Employment Growth Slows in Ohio
Employment in Ohio has grown 2.7 percent since the start of the recovery (June 2009 to March 2013). Over the same period, national employment grew almost a percentage point more (3.5 percent). Elsewhere in the District, employment in West Virginia and Pennsylvania grew at rates similar to that seen in Ohio, 2.6 percent and 2.5 percent, respectively. By contrast, Kentucky saw growth above the national average at 4.1 percent. Among the other 50 states, North Dakota saw the largest employment gain—driven by a boom in energy production—followed by Utah and Texas, while New Mexico and Missouri experienced employment declines.
Ohio’s employment growth to this point in the recovery puts it close to the middle of the distribution (30th). However, its relative ranking has changed over the course of the recovery. In August 2010, Ohio ranked 25th among the 50 states. Over the ensuing year and a half, its ranking improved, drifting up into the top 15 by the beginning of 2012. But since June 2012, Ohio’s ranking has moved back toward the middle of the distribution.
In part, this movement reflects the weak employment growth Ohio has experienced in the past year. In the twelve-month period ending in March 2013, Ohio’s employment was essentially unchanged, growing a meager 0.1 percent. This represented the third-worst growth rate among the 50 states. (The worst growth rate occurred in another Fourth District state, Pennsylvania.) At the same time, national employment grew 1.4 percent, with the 10th and 90th percentiles of the state-employment change distribution continuing to experience employment gains. This pushed Ohio away from the higher-growth states and toward the lower-growth states.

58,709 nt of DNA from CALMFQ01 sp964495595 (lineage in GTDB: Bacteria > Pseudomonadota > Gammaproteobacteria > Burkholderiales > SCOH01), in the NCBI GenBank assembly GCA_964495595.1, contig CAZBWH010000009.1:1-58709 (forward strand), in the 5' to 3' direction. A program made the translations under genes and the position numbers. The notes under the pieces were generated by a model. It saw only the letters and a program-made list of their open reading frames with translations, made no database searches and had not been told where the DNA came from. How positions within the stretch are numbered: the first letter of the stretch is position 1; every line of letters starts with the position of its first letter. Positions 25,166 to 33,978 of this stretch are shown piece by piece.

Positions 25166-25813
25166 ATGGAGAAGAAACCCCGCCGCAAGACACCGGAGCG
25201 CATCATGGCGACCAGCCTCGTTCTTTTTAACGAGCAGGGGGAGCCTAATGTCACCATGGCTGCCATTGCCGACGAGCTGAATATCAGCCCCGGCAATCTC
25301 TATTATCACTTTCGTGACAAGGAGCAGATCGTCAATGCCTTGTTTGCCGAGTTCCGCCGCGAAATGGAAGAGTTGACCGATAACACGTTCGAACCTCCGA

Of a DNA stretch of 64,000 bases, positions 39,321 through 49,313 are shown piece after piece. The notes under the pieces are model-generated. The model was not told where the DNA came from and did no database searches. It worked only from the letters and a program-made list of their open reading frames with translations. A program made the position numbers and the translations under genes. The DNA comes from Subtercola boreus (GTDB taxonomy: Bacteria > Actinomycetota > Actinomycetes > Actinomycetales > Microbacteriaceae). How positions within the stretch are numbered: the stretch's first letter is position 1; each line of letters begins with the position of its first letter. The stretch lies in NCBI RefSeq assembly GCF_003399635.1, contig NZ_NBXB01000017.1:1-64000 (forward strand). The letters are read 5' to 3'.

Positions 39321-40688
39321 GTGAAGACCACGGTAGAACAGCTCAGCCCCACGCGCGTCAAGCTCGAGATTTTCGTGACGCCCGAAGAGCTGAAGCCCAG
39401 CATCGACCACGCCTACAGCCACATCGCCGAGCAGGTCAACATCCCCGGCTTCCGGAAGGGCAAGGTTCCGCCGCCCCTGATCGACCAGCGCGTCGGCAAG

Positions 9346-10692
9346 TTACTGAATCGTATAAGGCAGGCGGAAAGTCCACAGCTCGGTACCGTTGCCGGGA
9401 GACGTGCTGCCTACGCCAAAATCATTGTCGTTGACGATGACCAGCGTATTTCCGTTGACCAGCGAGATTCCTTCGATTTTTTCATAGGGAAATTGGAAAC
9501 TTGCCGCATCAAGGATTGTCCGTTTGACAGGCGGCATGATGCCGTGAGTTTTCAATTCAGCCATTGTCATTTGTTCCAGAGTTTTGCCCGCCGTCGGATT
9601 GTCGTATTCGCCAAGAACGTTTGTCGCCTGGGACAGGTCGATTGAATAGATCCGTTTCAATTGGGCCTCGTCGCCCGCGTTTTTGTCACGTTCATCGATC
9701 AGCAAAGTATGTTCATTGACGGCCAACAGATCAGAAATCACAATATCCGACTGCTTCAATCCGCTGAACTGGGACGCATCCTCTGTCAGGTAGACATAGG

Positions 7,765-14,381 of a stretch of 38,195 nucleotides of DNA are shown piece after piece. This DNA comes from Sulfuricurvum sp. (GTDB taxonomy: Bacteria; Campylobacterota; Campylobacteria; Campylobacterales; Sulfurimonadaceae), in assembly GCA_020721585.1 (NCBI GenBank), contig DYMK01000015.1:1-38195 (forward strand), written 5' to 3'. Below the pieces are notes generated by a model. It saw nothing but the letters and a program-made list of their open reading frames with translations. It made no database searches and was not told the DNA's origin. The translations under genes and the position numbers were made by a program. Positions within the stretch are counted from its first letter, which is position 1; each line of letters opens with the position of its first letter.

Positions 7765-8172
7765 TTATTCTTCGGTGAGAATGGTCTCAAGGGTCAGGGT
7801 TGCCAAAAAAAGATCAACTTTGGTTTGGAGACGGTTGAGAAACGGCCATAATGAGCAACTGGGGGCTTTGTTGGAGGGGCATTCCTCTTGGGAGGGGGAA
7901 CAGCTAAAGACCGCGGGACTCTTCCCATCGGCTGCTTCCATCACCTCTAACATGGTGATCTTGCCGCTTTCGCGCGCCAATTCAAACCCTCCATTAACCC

One key difference between Ohio and the U.S. during this period relates to changes in construction employment. Nationally, construction employment grew about 2.9 percent in the twelve months ending in March 2013. By contrast, construction employment fell about 5.2 percent in Ohio over the same period. It’s important to point out, however, that until the third quarter of last year, year-over-year changes in construction employment had been far stronger in Ohio than in the U.S. throughout the recovery. Additionally, since December 2007, when the recession began, the cumulative change in construction employment in the two geographies has been about the same. Nevertheless, construction has clearly contributed negatively to Ohio’s overall employment change in the last year.
While construction is an obvious source of underperformance for Ohio—having grown nationally but not statewide—several other sectors show the same pattern, albeit less dramatically. These sectors include retail trade, transportation and utilities, leisure and hospitality, and information. Collectively, these industries account for about one-third of Ohio’s employment.
In the cases of government and businesses services, where the direction of growth was the same—negative for the former and positive for the latter—Ohio still saw either larger declines or less growth than the associated national industry. Manufacturing and mining were the two sectors that grew noticeably more in Ohio over this period. These industries collectively account for about 13 percent of Ohio’s employment, though mining represents a small fraction of this total—about 2 percent, or 0.25 percent of Ohio’s overall employment.